The age of one tech-company having tentacles across the whole world is under threat from regulators. The issue is both political and cultural. As our world recedes from expanding globalisation, the proliferation of global tech companies will also follow. It's beginning to happen already. Countries are wary of having Huawei build communication infrastructure. Facebook has left countries vulnerable to interference from foreign state actors. And governments are already wary about TikTok (and its Chinese-owned company Bytedance). Whether it's warranted or not - big global platforms are under threat. And they're just one incident away from inciting a political overreaction. If America decides to punish Bytedance, an opportunity opens up for Byte to take over.
Product & Community
Byte feels more curatorial than performative
Byte has a tight constraint of 6 seconds, whereas TikTok has a constraint of 15-60 seconds. In turn, the bar for creating good content on Byte is a lot lower than it is for TikTok. In fact, the feed of Byte feels more slice-of-life. TikTok on the other hand is performative and requiring more talent. What's interesting is that Byte relies only on diegetic-sound (sound that naturally comes from your recording), whereas a lot of TikTok is driven by its sound library. The subtle-consequence is that Byte feels more authentic, whereas TikTok feels a lot more try-hard and varnished. Less choice = More Structure = Ease of creation.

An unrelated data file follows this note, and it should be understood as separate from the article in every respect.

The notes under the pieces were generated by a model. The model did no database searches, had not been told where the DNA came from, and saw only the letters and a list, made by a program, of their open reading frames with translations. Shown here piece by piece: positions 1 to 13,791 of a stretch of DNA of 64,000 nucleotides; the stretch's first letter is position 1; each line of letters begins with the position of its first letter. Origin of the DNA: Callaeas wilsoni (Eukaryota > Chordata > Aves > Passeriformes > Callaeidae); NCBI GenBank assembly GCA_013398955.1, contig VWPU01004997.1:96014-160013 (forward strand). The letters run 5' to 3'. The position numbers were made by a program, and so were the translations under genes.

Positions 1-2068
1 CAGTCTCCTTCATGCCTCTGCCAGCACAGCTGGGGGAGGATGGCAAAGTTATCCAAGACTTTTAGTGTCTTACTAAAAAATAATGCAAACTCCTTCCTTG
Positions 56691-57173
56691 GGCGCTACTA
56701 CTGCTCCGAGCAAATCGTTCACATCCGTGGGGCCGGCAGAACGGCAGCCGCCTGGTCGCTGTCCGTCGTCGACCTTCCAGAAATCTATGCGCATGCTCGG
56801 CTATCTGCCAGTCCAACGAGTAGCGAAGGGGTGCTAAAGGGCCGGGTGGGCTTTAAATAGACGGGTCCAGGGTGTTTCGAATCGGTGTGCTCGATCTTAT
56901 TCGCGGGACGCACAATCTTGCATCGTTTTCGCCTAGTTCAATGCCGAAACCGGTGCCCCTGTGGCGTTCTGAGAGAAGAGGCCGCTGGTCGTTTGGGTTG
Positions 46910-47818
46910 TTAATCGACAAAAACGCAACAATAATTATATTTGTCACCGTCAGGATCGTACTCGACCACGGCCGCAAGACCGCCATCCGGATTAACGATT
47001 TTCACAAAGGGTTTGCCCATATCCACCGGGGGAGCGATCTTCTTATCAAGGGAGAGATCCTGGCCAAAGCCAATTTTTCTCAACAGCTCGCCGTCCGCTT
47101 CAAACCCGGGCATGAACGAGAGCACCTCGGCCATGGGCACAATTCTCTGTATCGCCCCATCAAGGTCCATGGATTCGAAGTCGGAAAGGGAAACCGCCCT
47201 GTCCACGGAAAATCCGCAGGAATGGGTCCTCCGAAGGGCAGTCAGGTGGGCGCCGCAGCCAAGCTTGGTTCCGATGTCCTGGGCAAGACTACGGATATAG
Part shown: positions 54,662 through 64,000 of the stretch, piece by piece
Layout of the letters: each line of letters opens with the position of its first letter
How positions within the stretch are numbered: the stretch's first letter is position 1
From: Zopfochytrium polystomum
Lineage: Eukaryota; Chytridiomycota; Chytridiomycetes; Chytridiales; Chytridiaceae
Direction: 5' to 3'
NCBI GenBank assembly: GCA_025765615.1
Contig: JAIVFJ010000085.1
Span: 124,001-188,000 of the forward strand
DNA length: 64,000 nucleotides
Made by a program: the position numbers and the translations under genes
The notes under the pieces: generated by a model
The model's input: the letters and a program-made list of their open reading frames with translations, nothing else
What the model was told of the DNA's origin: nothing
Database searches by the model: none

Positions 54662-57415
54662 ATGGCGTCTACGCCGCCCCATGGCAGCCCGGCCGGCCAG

Byte has a more feel-good, coherent scrolling experience
The tight constraint of 6 seconds and lower-degree of variability than the TikTok feed makes Byte more enjoyable to scroll through and consume. It feels less of a bombardment of the senses. It just feels good. On TikTok, you can be scrolling through so many different types of songs and video themes, it actually feels pretty schizophrenic compared to Byte. The 'feel-good' component is I think the biggest vulnerability to TikTok. Although SV Twitter are now hot on TikTok - just see the 60 year old VCs sharing their TikTok videos - TikTok is actually presents a cultural divide. When asking our HaikuJAM community about how they felt about TikTok, the majority of the responses were surprisingly negative. The most common phrase was 'waste of time'. We'll end up hearing more about this eventually - but currently Tech Twitter haven't baked this sentiment into their opinions.
Big opportunity if Byte follows through in paying its creators